Brussels is not immediately synonymous with social innovation. A brief survey of our friends, family and colleagues before departure summarised the tourist options well, with specific instructions on how to avoid European Bureaucracy and which train to take onto Bruge. This image of a stale, grey landscape was at odds with our excitement at the fact that that Belgium had just celebrated one year without central government, something any community activist would surely only dream of.
So to the topic of our visit – The European Venture Philanthropy Association (EVPA) was hosting its first impact measurement workshop, as the precursor to the launch of their social impact network. The topics included a discussion around the current tools being used to help organisations track their social, financial and environmental impact and an in-depth review of 4 tools in particular, IRIS, The balanced scorecard, E-valuator and SIA. Following on from this was a more intense discussion around attribution and standardisation.
Jargon aside, the event was well pitched to the audience and was a clear indication that, across Europe, there is a huge demand to learn more about how to ‘prove’ the social impact of venture philanthropy. Sadly, there was no space to discuss more chaotic community projects and no radical underbelly of impact evaluators present, just a basic appraisal of what is working and what isn’t in this emerging area of work.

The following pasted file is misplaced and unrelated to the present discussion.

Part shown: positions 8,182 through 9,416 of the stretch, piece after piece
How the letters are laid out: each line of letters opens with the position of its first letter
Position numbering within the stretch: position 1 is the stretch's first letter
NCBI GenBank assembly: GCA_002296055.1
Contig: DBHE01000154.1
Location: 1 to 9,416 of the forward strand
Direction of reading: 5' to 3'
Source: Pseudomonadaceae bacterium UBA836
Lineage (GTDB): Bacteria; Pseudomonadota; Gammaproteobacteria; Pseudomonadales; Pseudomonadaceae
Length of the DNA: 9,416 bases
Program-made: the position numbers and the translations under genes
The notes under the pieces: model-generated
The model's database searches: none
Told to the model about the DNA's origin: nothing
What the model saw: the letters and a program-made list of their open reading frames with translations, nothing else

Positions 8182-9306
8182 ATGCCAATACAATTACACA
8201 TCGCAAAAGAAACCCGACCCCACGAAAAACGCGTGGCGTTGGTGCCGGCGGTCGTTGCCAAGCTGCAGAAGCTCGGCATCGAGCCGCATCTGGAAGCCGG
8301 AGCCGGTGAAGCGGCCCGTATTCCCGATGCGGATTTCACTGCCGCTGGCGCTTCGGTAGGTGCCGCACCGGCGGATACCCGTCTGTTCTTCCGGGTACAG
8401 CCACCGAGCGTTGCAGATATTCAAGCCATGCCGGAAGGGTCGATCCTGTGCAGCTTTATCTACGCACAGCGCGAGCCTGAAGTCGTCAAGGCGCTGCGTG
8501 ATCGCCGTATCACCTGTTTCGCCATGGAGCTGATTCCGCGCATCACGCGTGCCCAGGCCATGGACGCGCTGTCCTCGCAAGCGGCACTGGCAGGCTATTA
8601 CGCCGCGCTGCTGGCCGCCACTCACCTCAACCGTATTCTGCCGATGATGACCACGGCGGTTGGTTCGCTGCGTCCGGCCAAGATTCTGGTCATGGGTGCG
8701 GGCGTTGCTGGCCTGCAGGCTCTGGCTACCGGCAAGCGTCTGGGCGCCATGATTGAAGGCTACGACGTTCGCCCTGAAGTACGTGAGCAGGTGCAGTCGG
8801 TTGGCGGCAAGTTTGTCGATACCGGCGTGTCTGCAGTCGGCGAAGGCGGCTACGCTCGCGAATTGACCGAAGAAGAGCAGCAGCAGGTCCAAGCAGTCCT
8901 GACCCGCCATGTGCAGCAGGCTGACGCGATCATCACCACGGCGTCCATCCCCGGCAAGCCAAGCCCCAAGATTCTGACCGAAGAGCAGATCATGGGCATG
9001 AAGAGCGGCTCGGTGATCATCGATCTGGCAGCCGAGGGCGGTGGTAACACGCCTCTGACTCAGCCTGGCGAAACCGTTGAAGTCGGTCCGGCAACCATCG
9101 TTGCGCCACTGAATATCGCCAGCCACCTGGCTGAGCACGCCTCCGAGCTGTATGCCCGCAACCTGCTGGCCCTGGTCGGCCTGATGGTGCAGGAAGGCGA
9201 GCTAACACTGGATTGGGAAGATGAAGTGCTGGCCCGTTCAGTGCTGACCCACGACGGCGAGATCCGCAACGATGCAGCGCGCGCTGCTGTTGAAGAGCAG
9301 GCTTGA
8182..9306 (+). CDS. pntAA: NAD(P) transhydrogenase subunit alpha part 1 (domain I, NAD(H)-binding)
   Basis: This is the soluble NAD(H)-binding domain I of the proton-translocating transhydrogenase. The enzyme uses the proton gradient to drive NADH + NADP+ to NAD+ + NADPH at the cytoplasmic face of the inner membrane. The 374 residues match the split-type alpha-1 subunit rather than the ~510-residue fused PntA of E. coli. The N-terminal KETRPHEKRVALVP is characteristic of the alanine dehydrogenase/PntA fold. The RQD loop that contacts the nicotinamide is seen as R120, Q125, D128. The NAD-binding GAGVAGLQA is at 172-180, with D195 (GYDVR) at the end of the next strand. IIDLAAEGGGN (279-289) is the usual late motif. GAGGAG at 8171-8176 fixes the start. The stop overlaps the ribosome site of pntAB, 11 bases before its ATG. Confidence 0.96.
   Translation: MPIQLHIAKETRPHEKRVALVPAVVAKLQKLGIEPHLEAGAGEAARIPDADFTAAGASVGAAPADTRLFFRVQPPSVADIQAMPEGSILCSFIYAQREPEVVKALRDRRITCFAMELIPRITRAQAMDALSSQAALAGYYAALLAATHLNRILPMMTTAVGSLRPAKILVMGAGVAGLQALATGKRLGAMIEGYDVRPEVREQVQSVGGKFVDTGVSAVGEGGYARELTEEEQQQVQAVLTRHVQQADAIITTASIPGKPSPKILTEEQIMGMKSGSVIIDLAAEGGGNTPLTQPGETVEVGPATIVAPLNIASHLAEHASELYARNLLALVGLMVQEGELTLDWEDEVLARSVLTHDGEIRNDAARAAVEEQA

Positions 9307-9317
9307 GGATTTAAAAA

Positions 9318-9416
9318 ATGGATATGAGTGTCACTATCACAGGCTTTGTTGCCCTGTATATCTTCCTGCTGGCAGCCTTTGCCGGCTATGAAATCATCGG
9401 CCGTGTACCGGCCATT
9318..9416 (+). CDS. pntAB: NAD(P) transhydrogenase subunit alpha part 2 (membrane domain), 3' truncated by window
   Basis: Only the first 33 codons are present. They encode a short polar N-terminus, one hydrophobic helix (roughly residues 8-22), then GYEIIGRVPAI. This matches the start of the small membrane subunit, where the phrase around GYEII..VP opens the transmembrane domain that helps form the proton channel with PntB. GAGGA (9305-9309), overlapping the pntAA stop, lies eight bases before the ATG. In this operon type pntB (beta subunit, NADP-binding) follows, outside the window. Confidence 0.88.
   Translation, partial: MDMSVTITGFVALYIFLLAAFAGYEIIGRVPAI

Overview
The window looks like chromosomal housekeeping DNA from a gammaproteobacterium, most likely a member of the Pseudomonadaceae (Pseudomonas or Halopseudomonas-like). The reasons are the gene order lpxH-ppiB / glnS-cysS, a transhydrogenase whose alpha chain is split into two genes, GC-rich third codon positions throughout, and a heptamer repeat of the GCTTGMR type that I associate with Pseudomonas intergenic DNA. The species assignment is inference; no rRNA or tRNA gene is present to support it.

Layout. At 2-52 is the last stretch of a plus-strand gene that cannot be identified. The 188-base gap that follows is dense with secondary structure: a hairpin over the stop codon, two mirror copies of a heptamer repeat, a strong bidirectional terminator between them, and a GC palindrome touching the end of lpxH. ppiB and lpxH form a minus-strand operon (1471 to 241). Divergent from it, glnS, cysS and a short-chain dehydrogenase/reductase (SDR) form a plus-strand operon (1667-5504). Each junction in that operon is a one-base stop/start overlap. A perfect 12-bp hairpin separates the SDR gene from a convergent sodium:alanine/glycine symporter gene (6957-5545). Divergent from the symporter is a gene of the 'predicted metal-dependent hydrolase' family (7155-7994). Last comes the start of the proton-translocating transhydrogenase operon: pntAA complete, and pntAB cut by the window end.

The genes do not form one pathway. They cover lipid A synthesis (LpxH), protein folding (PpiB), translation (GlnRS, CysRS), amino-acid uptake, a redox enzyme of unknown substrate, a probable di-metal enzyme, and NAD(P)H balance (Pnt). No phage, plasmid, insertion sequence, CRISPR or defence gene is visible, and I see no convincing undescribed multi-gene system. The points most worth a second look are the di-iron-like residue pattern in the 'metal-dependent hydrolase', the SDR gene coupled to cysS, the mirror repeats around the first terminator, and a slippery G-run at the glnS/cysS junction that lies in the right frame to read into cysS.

The danger was therefore that the conference aligns to earlier expectations of creating a bureaucratic rather than a fully useable framework and we remain concerned that the audience left inspired by examples, but confused regarding the practical application of methods.
The opportunity for The Young Foundation therefore is not to try and fill the space with more impact measurement tools, but to provide an appraisal of existing methods and help ventures and their stakeholders navigate their way through the most appropriate tools which will generally aid their project rather than add more paperwork and discourage innovation.
The rush to SROI in the UK is a sure sign that expectation / desire for social impact tools and the methodologies behind them are not well aligned and the central desire to design a ‘silver bullet’ for social impact measurement is certainly misplaced. While the approach is well founded on core principles, the practical application often leads to more questions than answers and has often been applied too early in an organisations development.
With this in mind we’ve started to populate a map of social ventures, based on the stage of development and type of impact tool they have adopted with an accurate reflection of the pro and cons of each approach. We hope this will lead to an improved (and less evangelical) dialogue around this topic and a more informed discussion regarding the use of the ‘right’ method at the ‘right’ time.